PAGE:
Sure, it hasn't played as much as we (or, presumably, the producers) had hoped, the Shot in the Dark, which gives castaways a 1-in-6 chance to be safe in exchange for their vote in Tribal Council, is an interesting mechanic that gives the players the power to save or sink their own game. Or having Omar choose between two options—a protein-filled powerhouse lunch with one fellow cast member or a decadent but nutrient-dense dessert with two competitors—after winning a reward feels like a small but impactful tweak that could potentially cause a ripple effect rather than be a machine-generated tidal wave. 

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The issue is season 42 has felt, to be honest, a little like a lather, rinse and repeat when it comes to the game we watched in 41 as many of the mechanics are the exact same. Sure, the players had yet to watch its predecessor, but we had! So while it is still entertaining to see how different people react and respond to a similar situation, it isn't as fully engaging, especially with a twist as controversial as that freakin' hourglass. Feel free to take a deep breath.

First introduced in the merge episode last year, the move gave one exiled player, in this case future winner Erika Casupanan, the power to change history by switching the outcome of the challenge. Yes, she was able to take away an entire team's immunity win, which, to reiterate, they literally competed to earn. While the editors did their best to try and convince us Erika might not decide to do it, c'mon, we all knew she was going to flip that hourglass faster than a pancake at a diner on Sunday morning.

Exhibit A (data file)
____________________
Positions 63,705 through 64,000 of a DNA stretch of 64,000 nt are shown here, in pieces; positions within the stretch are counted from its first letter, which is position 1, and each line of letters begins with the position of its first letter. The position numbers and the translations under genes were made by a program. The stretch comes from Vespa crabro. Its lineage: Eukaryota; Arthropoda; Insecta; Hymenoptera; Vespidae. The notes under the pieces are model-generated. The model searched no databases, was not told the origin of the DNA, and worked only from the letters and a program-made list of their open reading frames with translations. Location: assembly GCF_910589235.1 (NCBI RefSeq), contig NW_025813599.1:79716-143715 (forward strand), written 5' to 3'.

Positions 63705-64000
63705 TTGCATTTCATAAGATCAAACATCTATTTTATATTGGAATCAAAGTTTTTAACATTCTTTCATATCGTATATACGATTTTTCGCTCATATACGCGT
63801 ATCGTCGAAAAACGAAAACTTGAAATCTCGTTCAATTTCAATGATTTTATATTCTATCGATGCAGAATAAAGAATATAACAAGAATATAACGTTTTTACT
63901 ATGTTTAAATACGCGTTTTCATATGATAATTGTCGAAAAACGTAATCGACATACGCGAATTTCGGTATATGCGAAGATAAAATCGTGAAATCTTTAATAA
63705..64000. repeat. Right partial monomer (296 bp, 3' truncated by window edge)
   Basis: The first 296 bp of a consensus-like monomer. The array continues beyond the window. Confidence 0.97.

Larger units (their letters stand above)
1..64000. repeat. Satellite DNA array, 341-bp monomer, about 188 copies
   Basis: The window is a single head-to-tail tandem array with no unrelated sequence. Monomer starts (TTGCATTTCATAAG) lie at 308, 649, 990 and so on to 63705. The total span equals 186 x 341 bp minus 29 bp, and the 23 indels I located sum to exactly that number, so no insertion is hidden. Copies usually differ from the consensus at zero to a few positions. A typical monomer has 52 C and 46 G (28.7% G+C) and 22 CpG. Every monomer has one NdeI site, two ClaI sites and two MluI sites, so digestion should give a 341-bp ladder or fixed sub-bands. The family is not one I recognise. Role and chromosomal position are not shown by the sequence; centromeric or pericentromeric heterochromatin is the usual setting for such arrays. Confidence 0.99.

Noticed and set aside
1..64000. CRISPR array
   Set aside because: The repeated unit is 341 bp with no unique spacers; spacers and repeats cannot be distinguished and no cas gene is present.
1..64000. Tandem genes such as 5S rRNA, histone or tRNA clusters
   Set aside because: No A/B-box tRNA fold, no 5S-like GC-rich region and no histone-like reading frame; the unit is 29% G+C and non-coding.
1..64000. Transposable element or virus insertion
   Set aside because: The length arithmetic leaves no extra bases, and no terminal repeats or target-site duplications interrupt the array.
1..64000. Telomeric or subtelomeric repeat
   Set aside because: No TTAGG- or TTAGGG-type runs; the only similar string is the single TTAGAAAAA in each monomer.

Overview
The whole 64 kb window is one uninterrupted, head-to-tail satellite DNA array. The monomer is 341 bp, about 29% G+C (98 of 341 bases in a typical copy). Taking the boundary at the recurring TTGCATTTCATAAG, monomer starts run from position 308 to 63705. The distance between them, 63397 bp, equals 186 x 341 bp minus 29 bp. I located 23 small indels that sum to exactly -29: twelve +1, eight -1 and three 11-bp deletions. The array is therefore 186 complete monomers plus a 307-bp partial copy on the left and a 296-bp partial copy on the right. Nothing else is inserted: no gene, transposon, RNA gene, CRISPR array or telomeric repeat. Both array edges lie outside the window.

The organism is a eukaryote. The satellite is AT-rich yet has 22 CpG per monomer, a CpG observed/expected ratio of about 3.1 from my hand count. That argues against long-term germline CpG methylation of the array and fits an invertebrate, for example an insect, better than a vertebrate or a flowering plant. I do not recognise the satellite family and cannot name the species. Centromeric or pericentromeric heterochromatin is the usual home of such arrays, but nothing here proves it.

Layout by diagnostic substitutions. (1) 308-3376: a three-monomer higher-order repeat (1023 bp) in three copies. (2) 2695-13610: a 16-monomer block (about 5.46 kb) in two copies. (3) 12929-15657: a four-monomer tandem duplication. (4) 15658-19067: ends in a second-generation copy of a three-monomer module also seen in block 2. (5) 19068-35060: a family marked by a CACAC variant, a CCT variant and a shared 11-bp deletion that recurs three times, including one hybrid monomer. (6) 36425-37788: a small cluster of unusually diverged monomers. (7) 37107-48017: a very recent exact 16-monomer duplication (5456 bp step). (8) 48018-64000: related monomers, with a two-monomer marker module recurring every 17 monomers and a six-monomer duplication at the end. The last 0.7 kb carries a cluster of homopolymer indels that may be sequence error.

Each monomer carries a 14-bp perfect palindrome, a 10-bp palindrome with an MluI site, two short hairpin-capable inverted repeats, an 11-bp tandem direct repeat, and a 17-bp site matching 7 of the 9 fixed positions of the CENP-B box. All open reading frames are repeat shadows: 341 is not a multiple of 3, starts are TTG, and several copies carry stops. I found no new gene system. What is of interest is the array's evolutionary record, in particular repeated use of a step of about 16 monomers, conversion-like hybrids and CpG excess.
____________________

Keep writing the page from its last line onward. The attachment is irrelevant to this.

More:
Probst explained that the producers wanted to make the game "more dangerous," hence the hourglass mechanic, "which gives one player an historic amount of power: the ability to change history," Probst explained to EW last year. "We've always loved it but it never felt right until this season. And once we talked about it, we knew we were going to commit to it."

As you can imagine, it was immediately controversial, among viewers and the players, including NFL player Danny McCray, who went from safe to on the chopping block. 

Robert Voets/CBS

"We're competitors. A lot of us leave a lot of things at home to come out here and play this game. And we put a lot on the line and there's an essence to competition. You play to win so you can win something, right?" Danny explained to EW after he was voted out. "The fact that [Jeff] was able to lie to us, to trick us and make us work as hard as we did just for it to be taken away from us, it just wasn't cool with me."

To somewhat remedy the situation, Probst made the season 42 cast aware that the exiled contestant would be making a decision that could impact the game moving forward, with a few players even correctly predicting it would be to switch the challenge's result. But it still felt like watching your friend use a cheat code in a video game. (And, unfortunately, in Erika's case, it puts an asterisk next to her win in some viewers' minds, even if she played by the rules laid out for her.)

The good news for fans who are feeling a little fatigued by the endless parade of gimmicks? The show is always willing to adapt and move on to the next. The "Edge of Extinction" quickly went extinct. Remember fire tokens, Survivor's version of currency? And never forget the Medallion of Power!

So let's pull out the hourglass and smash it one last time to go back and vote out some of these twists.

Survivor's finale airs Wednesday, May 25 at 8 p.m. on CBS.